With the FIBA still more than a decade away from introducing its “open basketball” policy in 1989 that allowed pros to take part in its organized tournaments, our ragtag national team was composed of the best players from the amateur ranks.
The 1978 games attracted 14 teams, including our Asian neighbor’s People’s Republic of China (11th place) and South Korea (13th).
As hosts, our boys were automatically seeded into the eight-team championship phase, along with the old Soviet Union, then the defending titlist.
The Philippines finished with a 0-8 record – losses in the seven round-robin games plus the seventh-to-eighth-place classification game against Australia where we were beaten, 92-74, but ranked eighth overall ahead of the six teams that were relegated to the consolation round after the preliminary phase.
Ramon Cruz topped the Filipinos with an 11th-ranking 16.5-point average in eight appearances in the tournament, including a high of 33 in a 99-88 loss to sixth-place Canada. A 5-11, 150-pound forward, the then 22-year-old Cruz also netted 31 markers in a 117-101 loss to Yugoslavia, which eventually topped the tournament with an 82-81 overtime decision over the Soviet Union in the gold-medal game. (Brazil edged Italy, 86-85, to settle for the bronze.)
Bernardo (Joy) Carpio and team skipper Alexander Carino each averaged 9.6 ppg for the Filipinos.
Other members of the PH team were Stephen Watson, Eduardo Merced, Federico (Padim) Israel Jr., Federico Lauchengco, Nathaniel (Nael) Castillo, Gregorio (Yoyong) Gozum, Jr., Leopoldo Herrera, Caesar Yabut, and Cesar Teodoro.
The head coach was Nicanor Jorge.
Drazen Dalipagic was named the 8th WBC Most Valuable Player. He was joined on the All-Tournament team by compatriots Kresimir Cosic and Dragan Kicanovic, Brazil’s Oscar Schmidt, and the Soviet Union’s Vladimir Tkachenko.
The top 10 scorers in the tournament were 1-Kamil Brabenec (Czechoslovakia), 26.9 ppg; 2-Zhang Weiping (People’s Republic of China), 25.1; 3-Choi Bu-Young (South Korea), 21.1; 4-Drazen Dalipagic (Yugoslavia), 20.0; 5-Oscar Schmidt (Brazil), 19.0; 6-Leo Rautins (Canada), 17.9; 7-Marcel De Souza (Brazil), 17.7; 8-Dragan Kicanovic (Yugoslavia), 16.5; 9-Renzo Bariviera (Italy), 16.2; and 10-Marcos Antonio Leite (Brazil), 14.7.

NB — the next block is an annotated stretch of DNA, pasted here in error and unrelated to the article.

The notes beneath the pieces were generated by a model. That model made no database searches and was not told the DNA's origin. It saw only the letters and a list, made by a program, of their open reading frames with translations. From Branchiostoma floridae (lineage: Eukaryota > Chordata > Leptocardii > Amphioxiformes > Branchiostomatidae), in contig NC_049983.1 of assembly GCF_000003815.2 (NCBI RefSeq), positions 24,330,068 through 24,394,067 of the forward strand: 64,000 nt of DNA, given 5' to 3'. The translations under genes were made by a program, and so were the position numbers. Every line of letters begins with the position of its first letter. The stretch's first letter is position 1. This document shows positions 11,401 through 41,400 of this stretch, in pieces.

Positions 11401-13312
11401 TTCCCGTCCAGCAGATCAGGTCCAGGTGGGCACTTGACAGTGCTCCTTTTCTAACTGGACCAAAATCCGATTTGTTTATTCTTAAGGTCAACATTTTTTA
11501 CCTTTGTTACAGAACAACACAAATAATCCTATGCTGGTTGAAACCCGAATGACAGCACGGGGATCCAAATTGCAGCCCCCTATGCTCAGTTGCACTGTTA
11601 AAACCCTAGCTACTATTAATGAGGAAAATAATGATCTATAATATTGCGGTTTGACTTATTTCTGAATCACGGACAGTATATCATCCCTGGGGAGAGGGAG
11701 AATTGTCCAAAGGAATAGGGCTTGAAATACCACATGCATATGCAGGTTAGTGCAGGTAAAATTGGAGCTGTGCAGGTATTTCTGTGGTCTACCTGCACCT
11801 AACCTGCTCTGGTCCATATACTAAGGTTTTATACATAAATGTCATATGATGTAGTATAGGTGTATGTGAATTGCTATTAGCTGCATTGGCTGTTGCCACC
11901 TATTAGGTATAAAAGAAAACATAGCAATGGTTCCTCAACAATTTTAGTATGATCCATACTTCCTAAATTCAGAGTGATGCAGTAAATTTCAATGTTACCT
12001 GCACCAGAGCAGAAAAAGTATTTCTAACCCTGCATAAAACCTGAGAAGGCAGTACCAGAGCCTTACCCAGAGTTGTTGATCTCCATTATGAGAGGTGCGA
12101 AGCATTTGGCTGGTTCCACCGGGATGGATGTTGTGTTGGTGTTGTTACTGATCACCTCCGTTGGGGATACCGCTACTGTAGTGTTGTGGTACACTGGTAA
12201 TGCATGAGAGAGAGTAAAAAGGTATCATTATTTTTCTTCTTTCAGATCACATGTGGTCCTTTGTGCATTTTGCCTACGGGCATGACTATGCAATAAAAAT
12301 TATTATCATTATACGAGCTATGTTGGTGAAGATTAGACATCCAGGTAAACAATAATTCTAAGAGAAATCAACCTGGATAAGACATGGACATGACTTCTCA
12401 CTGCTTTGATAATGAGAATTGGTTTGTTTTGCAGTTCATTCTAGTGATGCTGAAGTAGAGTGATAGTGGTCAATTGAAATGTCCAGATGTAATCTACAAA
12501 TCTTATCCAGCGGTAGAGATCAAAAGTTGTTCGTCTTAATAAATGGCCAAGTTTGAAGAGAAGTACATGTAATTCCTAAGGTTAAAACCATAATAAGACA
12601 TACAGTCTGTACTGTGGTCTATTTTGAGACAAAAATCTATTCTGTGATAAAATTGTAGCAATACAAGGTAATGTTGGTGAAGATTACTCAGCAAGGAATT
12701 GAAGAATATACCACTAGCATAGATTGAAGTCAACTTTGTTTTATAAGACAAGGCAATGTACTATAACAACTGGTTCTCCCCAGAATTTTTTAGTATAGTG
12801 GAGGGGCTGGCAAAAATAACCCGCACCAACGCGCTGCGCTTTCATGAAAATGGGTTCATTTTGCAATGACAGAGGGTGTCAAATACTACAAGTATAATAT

A week before the tournament unwrapped, Yugoslavia and Canada played an exhibition game against PBA powerhouses Crispa and Toyota, respectively, in a doubleheader witnessed by a crowd of 25,000 at the Araneta Coliseum.
The Yugoslavs, who eventually captured the World crown with an unblemished 10-0 record, manhandled Crispa, 108-92. The Redmanizers showed up for the game without William (Bogs) Adornardo and Bernard Fabiosa and with Fortunato (Atoy) CoJr. bothered by sore eyes.
Toyota, on the other hand, beat eventual sixth-placer Canada, 92-88, behind the heroics of Robert Jaworski, who with 6.6 seconds to play, intercepted a Canadian throw-in to prevent a potential 90-all deadlock at the buzzer. And to ice the game, the Big J sank a pair of free throws for the final score.
The Philippine team, upon the request of the old Czechoslovakia, also agreed to a tuneup game with the Czechs and was beaten black and blue to the tune of 105-70. The European nation ranked ninth at the tournament’s end.
The 2023 FIBA World Cup will feature 32 countries. Teams will have to earn berths through three-round home-and-away qualifiers in the Asia-Pacific, Americas, Europe, African zones.
The Philippines and Japan are automatically seeded into the World Cup but the third host, Indonesia, will have to go through the Asian zone games to qualify.